Weight Loss Is Best Rx for Dog’s Arthritis

NSAIDs can help if weight loss doesn’t ease dog’s pain.

Q. Can I give my 50-pound dog any kind of medicine for stiff, sore joints?

A. Many dogs suffer the effects of arthritis as they get older, most noticeably in their hips. This is usually caused by irregular bony growths on femur’s neck and head, making it unable to rotate smoothly in the hip joint, leading to grinding, clicking, and pain when a dog attempts to get up or walk.
The most effective treatment, by far, is weight loss. Many dogs are overweight, and the extra load really adds to the pain and discomfort of ill-fitting hip joints. Since many dogs will eat as much as they are fed (this is an evolutionary protective mechanism for survival), it is up to the dog owner to control their dogs’ weight through calorie restriction and exercise. This often becomes a dilemma in arthritic dogs who become increasingly inactive.
The most effective medication for arthritis in dogs is a prescription-strength NSAID (non steroidal anti-inflammatory drug), which safely and effectively reduces pain and swelling. These medications can safely be used long term in dogs who have good liver and kidney function. Your veterinarian will want to perform some baseline blood tests before starting an NSAID prescription, with at least annual monitoring.
The only non-prescription NSAID that is relatively safe and effective in dogs is aspirin. The coated variety, such as Ascriptin, is usually easier on the stomach. When aspirin is given to dogs on a regular, long-term basis, they will develop bleeding stomach ulcers within a month. This has been documented in research studies using endoscopy, where a lighted, magnified camera is passed into the stomach on the end of an endoscope.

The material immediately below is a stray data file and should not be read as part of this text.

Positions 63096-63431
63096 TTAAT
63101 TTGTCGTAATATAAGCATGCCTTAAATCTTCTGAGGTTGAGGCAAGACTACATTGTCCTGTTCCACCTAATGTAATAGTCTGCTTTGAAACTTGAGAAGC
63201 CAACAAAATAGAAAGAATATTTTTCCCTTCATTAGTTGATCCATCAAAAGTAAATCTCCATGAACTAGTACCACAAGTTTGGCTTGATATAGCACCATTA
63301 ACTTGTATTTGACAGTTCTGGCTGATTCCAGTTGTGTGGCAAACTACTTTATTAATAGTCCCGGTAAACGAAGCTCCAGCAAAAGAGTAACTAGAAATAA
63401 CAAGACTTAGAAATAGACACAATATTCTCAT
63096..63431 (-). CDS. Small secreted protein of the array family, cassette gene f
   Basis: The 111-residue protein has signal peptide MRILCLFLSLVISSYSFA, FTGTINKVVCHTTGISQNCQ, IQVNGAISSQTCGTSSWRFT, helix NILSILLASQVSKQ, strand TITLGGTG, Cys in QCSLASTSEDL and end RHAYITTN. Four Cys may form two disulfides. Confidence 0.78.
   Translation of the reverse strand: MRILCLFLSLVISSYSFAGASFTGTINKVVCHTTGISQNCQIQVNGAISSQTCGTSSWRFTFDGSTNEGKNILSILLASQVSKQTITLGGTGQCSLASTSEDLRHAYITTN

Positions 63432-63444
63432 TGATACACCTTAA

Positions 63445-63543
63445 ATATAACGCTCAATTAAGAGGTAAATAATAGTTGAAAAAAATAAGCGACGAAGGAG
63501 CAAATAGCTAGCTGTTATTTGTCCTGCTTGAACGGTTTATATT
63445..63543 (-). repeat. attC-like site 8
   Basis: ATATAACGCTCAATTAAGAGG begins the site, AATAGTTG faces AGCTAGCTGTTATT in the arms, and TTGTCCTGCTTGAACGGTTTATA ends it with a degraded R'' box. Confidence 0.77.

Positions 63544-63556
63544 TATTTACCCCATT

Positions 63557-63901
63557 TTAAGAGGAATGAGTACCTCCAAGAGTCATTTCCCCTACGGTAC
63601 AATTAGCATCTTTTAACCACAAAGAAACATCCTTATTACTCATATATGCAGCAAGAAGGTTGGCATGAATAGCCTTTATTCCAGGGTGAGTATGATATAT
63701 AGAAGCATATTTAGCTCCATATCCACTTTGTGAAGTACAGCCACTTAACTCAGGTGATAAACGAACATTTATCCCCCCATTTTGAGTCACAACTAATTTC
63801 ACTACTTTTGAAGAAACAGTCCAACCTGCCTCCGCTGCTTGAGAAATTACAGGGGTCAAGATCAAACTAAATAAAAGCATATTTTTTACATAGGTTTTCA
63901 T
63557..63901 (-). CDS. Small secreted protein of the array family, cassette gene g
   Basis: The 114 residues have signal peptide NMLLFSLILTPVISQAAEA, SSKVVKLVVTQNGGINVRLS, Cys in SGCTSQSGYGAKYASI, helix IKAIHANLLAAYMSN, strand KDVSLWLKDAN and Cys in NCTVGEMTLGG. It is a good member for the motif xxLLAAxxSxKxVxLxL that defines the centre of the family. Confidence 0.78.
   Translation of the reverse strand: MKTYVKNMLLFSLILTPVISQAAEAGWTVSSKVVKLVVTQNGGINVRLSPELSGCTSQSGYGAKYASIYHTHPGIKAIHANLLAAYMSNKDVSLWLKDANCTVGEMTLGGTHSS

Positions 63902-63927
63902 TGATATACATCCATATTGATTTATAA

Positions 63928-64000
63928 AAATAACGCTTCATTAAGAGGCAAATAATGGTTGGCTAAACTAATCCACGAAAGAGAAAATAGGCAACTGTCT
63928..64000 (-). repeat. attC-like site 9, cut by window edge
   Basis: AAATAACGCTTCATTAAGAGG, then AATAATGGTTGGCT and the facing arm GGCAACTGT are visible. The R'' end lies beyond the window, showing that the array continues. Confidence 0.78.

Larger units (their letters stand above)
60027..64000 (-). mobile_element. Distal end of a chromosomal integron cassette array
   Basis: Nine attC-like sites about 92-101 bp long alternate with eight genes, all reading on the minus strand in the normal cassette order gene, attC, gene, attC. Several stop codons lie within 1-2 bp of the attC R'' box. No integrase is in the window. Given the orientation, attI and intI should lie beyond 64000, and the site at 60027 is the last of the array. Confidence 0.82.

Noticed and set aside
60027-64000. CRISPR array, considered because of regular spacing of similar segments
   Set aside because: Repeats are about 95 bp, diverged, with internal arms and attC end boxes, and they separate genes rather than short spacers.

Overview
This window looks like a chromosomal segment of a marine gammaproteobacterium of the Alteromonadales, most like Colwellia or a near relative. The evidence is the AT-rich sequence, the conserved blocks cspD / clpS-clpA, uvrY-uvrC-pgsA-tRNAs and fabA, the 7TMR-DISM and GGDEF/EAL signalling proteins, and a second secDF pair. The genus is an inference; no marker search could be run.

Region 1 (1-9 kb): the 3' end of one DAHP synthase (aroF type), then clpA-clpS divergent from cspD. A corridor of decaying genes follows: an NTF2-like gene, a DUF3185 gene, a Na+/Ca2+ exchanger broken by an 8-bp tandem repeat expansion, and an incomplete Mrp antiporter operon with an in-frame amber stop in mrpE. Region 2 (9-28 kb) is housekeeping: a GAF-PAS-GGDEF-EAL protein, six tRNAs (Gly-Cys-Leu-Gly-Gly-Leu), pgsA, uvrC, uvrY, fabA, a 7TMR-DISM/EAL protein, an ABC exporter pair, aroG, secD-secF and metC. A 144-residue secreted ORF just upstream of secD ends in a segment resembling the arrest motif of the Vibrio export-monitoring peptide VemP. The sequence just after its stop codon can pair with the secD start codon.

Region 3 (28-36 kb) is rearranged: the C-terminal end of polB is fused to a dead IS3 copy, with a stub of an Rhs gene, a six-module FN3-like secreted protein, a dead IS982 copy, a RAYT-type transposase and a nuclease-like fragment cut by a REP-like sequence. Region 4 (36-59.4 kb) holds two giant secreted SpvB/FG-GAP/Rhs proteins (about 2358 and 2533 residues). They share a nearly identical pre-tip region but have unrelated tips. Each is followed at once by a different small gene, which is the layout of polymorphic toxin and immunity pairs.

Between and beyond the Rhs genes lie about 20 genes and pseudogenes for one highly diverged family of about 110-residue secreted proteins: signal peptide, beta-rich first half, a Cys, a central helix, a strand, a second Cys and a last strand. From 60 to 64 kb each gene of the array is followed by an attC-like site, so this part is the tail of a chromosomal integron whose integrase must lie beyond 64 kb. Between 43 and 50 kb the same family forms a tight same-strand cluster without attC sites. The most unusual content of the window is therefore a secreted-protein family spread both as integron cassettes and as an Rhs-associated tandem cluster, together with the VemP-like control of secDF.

Therefore, aspirin or coated aspirin should only be used on an intermittent basis in dogs. The highest dose for aspirin in dogs is 10 mg per pound, twice a day. A 50-pound dog could get 500 mg twice a day (one extra strength tablet). To minimize stomach ulcers, dog owners should give the minimum dose that is effective. In the case of a 50-pound dog, I would start with one regular strength aspirin (375 mg) twice a day.

Initially, only give it before activity on an as-needed basis to avoid the stomach ulceration that goes with regular, long-term administration.

If more long-term medication is needed, take your dog to your veterinarian for an exam and NSAID prescription.

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Dogs · Health and Care